The Paris Saint-Germain midfielder was a major fitness doubt for the tournament and sat out Italy’s first two matches, but boy did he make an impact in the following five games.
Since his first game against Wales on June 20, all-rounder Verratti ranked first among all midfielders at Euro 2020 for chances created (14), passes completed (388), progressive carries (59), tackles (18) and recoveries of possession (37).
A number of young players enjoyed a breakthrough tournament at this edition of the Euros, arguably none more so than Barcelona superstar in the making Pedri, who made more passes in the opposing half (348) than any other player at the Euros.
He became the second European player to start as many as five games at the age of 18 or below in major tournament history, after Northern Ireland’s Norman Whiteside. Proving age is just a number, Pedri completed all 55 of his passes in regular time in the semi-final loss to Italy.
Versatile wide player Chiesa was always going to be one to watch at the Euros, having stepped up on the big occasions for Juventus last season with goals in key matches, including their Coppa Italia triumph against Atalanta.
He scored Italy’s extra-time opener in their last-16 win against Austria and put his side ahead against Spain in the semi-finals. He was not afraid to shoot – only three others did so on more occasions – and was arguably Italy’s most dangerous player in the final.
Schick not only scored the joint-most goals, his five strikes putting him level with Ronaldo, but he was responsible for surely the most memorable one of the lot – a 49.7-yard lob against Scotland, the furthest ever distance a goal has been scored at a European Championships.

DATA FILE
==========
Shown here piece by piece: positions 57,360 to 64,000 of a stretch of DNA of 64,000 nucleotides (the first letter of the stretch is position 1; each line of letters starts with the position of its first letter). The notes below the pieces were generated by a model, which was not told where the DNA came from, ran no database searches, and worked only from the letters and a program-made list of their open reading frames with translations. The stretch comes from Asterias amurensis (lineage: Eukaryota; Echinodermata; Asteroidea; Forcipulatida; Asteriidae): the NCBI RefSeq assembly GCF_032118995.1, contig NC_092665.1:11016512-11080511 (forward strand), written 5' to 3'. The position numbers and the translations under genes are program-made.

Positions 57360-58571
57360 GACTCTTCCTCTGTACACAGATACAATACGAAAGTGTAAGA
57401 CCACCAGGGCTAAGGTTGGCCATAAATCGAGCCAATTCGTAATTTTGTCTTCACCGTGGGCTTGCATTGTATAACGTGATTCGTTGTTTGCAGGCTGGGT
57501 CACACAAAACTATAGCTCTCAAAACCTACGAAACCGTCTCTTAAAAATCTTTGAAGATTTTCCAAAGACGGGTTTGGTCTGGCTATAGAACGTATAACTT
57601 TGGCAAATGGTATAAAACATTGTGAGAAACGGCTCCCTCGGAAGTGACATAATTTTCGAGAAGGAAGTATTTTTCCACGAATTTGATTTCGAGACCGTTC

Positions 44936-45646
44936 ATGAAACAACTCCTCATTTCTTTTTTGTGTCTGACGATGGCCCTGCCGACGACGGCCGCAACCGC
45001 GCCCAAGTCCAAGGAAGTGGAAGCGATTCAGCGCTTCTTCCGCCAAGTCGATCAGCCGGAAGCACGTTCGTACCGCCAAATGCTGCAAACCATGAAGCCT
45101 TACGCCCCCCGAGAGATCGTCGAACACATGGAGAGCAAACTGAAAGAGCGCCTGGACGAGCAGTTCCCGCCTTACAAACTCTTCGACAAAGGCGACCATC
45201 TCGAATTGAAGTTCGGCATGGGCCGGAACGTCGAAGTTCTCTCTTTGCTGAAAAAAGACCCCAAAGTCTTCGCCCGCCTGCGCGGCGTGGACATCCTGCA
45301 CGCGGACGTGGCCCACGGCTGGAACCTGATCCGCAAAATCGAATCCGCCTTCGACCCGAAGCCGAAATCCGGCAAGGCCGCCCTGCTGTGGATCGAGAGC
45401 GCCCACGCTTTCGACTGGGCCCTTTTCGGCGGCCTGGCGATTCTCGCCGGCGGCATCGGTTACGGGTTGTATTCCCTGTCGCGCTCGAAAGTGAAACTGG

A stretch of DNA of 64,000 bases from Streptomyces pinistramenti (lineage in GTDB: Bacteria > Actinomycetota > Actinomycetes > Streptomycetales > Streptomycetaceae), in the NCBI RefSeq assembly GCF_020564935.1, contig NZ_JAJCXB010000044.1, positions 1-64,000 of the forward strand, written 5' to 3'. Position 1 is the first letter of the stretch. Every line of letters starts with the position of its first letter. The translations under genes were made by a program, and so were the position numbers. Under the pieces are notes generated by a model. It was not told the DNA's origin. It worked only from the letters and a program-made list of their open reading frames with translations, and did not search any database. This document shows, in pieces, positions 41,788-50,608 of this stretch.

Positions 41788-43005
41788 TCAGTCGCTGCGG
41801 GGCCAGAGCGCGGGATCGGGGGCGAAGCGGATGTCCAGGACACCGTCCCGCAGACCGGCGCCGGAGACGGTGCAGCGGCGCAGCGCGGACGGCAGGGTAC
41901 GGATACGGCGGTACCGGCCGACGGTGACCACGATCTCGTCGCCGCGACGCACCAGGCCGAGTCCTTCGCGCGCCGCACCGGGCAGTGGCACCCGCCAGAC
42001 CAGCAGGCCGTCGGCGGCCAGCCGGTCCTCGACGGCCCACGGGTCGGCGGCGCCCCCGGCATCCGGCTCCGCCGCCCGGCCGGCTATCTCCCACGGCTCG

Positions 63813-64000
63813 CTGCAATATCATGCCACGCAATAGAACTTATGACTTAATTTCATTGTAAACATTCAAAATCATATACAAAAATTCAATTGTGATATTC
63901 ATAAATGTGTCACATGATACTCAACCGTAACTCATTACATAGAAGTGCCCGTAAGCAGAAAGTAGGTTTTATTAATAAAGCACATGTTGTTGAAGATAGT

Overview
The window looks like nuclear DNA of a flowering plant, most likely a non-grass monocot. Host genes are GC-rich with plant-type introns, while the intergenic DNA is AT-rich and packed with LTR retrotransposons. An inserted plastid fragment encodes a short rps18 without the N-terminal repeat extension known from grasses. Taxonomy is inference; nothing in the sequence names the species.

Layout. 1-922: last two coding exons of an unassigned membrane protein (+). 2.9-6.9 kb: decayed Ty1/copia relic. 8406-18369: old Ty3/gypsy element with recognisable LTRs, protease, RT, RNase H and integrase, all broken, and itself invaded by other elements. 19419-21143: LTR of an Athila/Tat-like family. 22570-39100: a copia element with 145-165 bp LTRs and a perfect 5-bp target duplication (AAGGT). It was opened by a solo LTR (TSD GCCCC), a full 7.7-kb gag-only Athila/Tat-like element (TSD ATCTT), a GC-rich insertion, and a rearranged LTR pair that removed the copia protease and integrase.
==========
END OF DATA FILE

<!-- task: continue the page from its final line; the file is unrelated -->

The Bayer Leverkusen forward found the net in all but one of his side’s games, with three of his goals coming from open play, compared to just two for Golden Boot winner Ronaldo.
England’s run to the final would not have been possible if not for the fine form of Sterling, the Manchester City winger responsible for his side’s first three goals in the competition.
That includes winning strikes against Croatia and the Czech Republic in the group stage, followed by the opener against Germany in the last 16, before assisting Kane’s early goal against Ukraine. Even when not scoring he was a real threat, leading the way with 20 dribbles completed – four more than next player on the list in Frenkie de Jong.
Even though it was far from a vintage tournament for Ronaldo and dethroned champions Portugal, the Juventus superstar still claimed the Golden Boot accolade thanks to having one assist more than fellow five-goal forward Schick.
Ronaldo’s 72 minutes per goal was the best return of any player to have played at least three times in the tournament. His haul also moved him level with Iran great Ali Daei as the all-time leading goalscorer in men’s international football with 109, a record that he will get a chance to break later this year.